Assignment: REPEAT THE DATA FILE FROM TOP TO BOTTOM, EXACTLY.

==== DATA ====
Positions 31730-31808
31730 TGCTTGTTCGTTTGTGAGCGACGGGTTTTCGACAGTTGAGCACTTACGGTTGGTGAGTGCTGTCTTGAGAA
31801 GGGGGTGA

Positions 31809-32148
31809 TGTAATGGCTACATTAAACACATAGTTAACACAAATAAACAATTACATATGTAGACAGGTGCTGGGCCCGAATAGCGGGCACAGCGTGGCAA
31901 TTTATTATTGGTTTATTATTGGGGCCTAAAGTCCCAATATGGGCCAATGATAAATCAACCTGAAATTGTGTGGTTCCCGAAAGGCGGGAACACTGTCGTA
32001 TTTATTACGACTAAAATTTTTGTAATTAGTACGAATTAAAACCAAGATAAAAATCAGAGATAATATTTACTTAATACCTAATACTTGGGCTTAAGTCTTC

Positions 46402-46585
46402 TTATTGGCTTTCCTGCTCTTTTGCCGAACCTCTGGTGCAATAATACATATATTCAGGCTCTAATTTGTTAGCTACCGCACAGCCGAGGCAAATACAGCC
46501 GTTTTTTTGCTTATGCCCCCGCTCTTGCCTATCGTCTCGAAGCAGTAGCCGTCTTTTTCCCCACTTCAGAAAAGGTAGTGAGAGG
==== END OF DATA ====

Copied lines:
Positions 31730-31808
31730 TGCTTGTTCGTTTGTGAGCGACGGGTTTTCGACAGTTGAGCACTTACGGTTGGTGAGTGCTGTCTTGAGAA
31801 GGGGGTGA

Positions 31809-32148
31809 TGTAATGGCTACATTAAACACATAGTTAACACAAATAAACAATTACATATGTAGACAGGTGCTGGGCCCGAATAGCGGGCACAGCGTGGCAA
31901 TTTATTATTGGTTTATTATTGGGGCCTAAAGTCCCAATATGGGCCAATGATAAATCAACCTGAAATTGTGTGGTTCCCGAAAGGCGGGAACACTGTCGTA
32001 TTTATTACGACTAAAATTTTTGTAATTAGTACGAATTAAAACCAAGATAAAAATCAGAGATAATATTTACTTAATACCTAATACTTGGGCTTAAGTCTTC

Positions 46402-46585
46402 TTATTGGCTTTCCTGCTCTTTTGCCGAACCTCTGGTGCAATAATACATATATTCAGGCTCTAATTTGTTAGCTACCGCACAGCCGAGGCAAATACAGCC
46501 GTTTTTTTGCTTATGCCCCCGCTCTTGCCTATCGTCTCGAAGCAGTAGCCGTCTTTTTCCCCACTTCAGAAAAGGTAGTGAGAGG